Retrial in Caprivi treason case starting in June 2014

20 Feb 2014 14:40pm
WINDHOEK, 20 FEB (NAMPA) – The retrial of 10 men convicted and sentenced in 2007 for high treason after a failed attempt to secede the then-Caprivi Region from Namibia, will begin in the High Court in mid-June this year.
Their retrial is set to begin on 16 June 2014.
This was announced when the jailed men made another appearance before High Court Judge-President Petrus Damaseb during a pre-trial conference of case management here on Thursday morning.
It was also announced in court today that Damaseb has been assigned to preside over the retrial.
In addition, it was further announced that the men and their State-funded defence lawyer will be informed by the Registrar of the Windhoek High Court on 10 April this year whether their trial will be taking place at Oshakati in the Oshana Region, or in the capital.
The date for the retrial was decided upon as per agreement reached between defence lawyer Norman Tjombe and the prosecution’s representative, Deputy Prosecutor-General Danie Small.
The Windhoek Supreme Court on 15 July 2013 ordered the retrial of the 10 alleged Zambezi (previously Caprivi) separatists after they successfully appealed against their convictions and sentence on the grounds that the High Court had been biased against them, and that the late acting High Court judge John Manyarara should have recused himself from the matter.
The 10 men are Progress Munuma, 46; Manepelo Makendano, 55; Shine Samulandela, 41; Alex Mushakwa, 45; Diamond Salufu, 57; Boster Samuele, 39; Alex Liswani, 47; Frederick Ntambilwa, 45; Hoster Ntombo, 44; and 40-year-old John Ntembwe.
On that date last year, the Windhoek Supreme Court ruled that the 2007 high treason trial against the 10 men must be nullified, and that the matter be resubmitted to the High Court for retrial.
As per this ruling, the Registrar of the High Court was directed to put the matter on the court roll by no later than 01 August 2013.
In the High Court matter, the 10 alleged separatists were heavily punished in August 2007 for having played a part in a 1999 failed plot to overthrow the Namibian State's authority in the Zambezi Region, and attempting to establish a separate State in that region.
At the time, Munuma, Makendano, Samulandela, Mushakwa, Salufu, Samuele and Liswani were each sentenced to an effective 32 years imprisonment.
The remaining three - Ntambilwa, Ntombo, Ntembwe - were each jailed for an effective 30 years.
They were convicted and sentenced on charges of high treason, sedition, public violence, illegal supply of weapons and the illegal possession of weapons and ammunition.
The late judge Manyarara sentenced all 10 high treason convicts in absentia after they totally refused to sit in the courtroom and listen to the punishment.
Before sending all 10 convicts for such long prison terms, Manyarara said they had all participated equally in their failed plot to secede the Zambezi Region from the rest of Namibia.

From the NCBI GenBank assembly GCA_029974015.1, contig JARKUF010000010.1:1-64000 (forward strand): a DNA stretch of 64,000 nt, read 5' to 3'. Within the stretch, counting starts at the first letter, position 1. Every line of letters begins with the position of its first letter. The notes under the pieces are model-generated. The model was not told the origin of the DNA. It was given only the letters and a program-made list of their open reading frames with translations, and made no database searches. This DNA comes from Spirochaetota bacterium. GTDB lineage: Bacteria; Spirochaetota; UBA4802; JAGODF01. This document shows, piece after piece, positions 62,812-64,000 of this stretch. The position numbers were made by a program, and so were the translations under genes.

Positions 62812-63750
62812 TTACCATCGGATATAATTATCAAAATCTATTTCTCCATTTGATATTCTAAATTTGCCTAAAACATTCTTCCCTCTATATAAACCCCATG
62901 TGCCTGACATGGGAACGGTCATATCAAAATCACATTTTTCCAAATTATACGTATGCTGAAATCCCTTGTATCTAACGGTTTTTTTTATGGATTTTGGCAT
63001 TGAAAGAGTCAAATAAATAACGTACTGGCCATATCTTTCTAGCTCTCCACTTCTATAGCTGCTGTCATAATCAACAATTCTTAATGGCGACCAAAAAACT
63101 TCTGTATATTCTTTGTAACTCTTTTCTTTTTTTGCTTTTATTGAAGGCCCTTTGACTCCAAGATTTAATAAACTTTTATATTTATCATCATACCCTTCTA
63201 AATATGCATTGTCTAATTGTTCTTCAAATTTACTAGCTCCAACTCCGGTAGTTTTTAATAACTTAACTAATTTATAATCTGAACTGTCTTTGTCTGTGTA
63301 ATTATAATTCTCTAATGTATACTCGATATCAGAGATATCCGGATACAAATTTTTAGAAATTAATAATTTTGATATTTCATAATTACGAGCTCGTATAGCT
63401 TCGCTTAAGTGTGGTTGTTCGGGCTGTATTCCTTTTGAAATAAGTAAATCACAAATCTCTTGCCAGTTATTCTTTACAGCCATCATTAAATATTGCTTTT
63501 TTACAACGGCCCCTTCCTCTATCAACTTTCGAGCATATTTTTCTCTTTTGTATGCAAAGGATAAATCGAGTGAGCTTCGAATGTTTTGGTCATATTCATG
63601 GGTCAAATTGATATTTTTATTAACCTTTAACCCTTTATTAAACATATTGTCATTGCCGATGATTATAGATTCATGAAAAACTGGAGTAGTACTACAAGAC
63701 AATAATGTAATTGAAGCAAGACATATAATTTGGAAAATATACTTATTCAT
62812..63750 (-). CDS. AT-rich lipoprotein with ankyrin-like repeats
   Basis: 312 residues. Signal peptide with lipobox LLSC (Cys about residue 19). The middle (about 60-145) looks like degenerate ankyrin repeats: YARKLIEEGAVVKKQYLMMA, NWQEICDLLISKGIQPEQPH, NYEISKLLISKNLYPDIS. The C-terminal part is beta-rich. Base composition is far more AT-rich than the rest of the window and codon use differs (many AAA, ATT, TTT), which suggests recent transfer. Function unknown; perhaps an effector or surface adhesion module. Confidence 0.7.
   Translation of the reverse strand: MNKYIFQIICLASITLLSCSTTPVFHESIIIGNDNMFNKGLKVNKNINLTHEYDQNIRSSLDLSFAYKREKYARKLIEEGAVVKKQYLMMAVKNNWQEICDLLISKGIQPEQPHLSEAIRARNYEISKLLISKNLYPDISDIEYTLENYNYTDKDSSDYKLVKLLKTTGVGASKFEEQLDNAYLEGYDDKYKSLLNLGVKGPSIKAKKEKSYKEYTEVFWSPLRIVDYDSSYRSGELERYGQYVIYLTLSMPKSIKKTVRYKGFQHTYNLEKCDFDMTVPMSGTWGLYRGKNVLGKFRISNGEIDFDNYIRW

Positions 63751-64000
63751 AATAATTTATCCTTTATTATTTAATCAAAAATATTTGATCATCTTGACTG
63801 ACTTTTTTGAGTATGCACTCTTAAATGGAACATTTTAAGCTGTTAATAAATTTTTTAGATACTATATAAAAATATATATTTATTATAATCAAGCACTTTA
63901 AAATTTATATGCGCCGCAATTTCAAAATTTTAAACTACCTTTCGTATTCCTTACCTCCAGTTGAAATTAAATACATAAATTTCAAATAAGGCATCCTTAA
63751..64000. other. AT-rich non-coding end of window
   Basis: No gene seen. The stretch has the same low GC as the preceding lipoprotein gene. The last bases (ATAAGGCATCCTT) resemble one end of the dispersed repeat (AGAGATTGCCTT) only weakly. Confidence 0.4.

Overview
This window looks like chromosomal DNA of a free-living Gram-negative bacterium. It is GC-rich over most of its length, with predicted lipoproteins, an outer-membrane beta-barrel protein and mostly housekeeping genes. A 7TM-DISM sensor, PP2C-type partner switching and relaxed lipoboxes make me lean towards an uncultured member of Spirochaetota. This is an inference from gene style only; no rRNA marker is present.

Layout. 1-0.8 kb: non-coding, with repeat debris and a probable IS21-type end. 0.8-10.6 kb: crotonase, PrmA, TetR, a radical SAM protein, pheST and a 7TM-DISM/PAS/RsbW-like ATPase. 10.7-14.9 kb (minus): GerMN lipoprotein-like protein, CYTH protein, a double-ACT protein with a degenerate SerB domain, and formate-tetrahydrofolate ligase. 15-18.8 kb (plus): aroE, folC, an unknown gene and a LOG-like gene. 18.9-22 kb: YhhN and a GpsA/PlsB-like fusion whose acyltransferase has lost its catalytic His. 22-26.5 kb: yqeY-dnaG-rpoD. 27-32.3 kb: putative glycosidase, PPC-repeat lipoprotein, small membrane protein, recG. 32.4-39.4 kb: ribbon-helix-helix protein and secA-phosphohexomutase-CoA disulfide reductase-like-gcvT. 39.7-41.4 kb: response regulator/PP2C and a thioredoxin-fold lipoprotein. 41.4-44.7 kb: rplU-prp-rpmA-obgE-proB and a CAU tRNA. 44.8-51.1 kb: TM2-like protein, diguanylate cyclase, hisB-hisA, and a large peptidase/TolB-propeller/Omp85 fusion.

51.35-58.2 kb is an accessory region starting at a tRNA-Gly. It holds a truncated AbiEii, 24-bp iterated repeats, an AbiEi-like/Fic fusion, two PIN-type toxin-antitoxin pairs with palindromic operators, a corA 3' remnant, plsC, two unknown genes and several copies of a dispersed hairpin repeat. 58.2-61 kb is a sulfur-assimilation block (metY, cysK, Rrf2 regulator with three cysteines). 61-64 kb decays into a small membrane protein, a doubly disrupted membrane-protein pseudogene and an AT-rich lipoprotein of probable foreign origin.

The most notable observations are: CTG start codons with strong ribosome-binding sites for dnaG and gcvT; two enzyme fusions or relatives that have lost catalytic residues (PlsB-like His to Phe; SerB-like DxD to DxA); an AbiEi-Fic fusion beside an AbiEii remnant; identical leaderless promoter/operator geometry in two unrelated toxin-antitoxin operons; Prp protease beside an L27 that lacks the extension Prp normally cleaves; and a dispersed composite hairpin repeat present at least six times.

Based on an unchallenged summary of prima facie evidence led by State witnesses in the High Court trial in 2007, the group was found to have attended several clandestine meetings during 1998 and in 1999 at a number of places in the Zambezi Region with the view to secede that region from the rest of the country.
This was allegedly done shortly after former Member of Parliament and their leader, Mishake Muyongo, left Parliament and pronounced himself on the secessionist ideas.
It was further said that the 10 men were part of those who recruited several people for the purposes of joining the so-called Caprivi Liberation Army (CLA).
Some of them are said to have gone to Angola's Unita-controlled areas, and returned to the Zambezi Region with weapons.
Later after the attacks on Government installations on 02 August 1999, they fled the country and joined others at the Dukwe refugee camp in Botswana.
Some members of the group later escaped from this refugee camp, and were deployed in the Zambezi Region, the court heard.
On the contrary, the 10 men had claimed that they had nothing to do with the events of the failed plot to secede the Zambezi Region from the rest of Namibia.
They had maintained that they were not Namibians but Caprivians, and that the Zambezi Region was not part of Namibia.
However, the State presented unchallenged evidence that the 10 men are Namibians, and that they unlawfully committed the acts to try and secede the Zambezi Region from the rest of Namibia.
The State also proved that they were in illegal possession of war materials, and that they attacked several places in the Zambezi, damaged property and killed those who attempted to get in their way.
The 10 men remain in police custody at the Windhoek Central Prison's holding cells until their next court appearance.
Meanwhile, Vincent Sinasi and Vincent Siliye, who were earlier charged along with them, were acquitted after the prosecution's case was closed.
It was also ordered that all the people who were earlier charged with high treason and decided to testify on behalf of the State should be discharged from any prosecution for high treason and related charges in the case.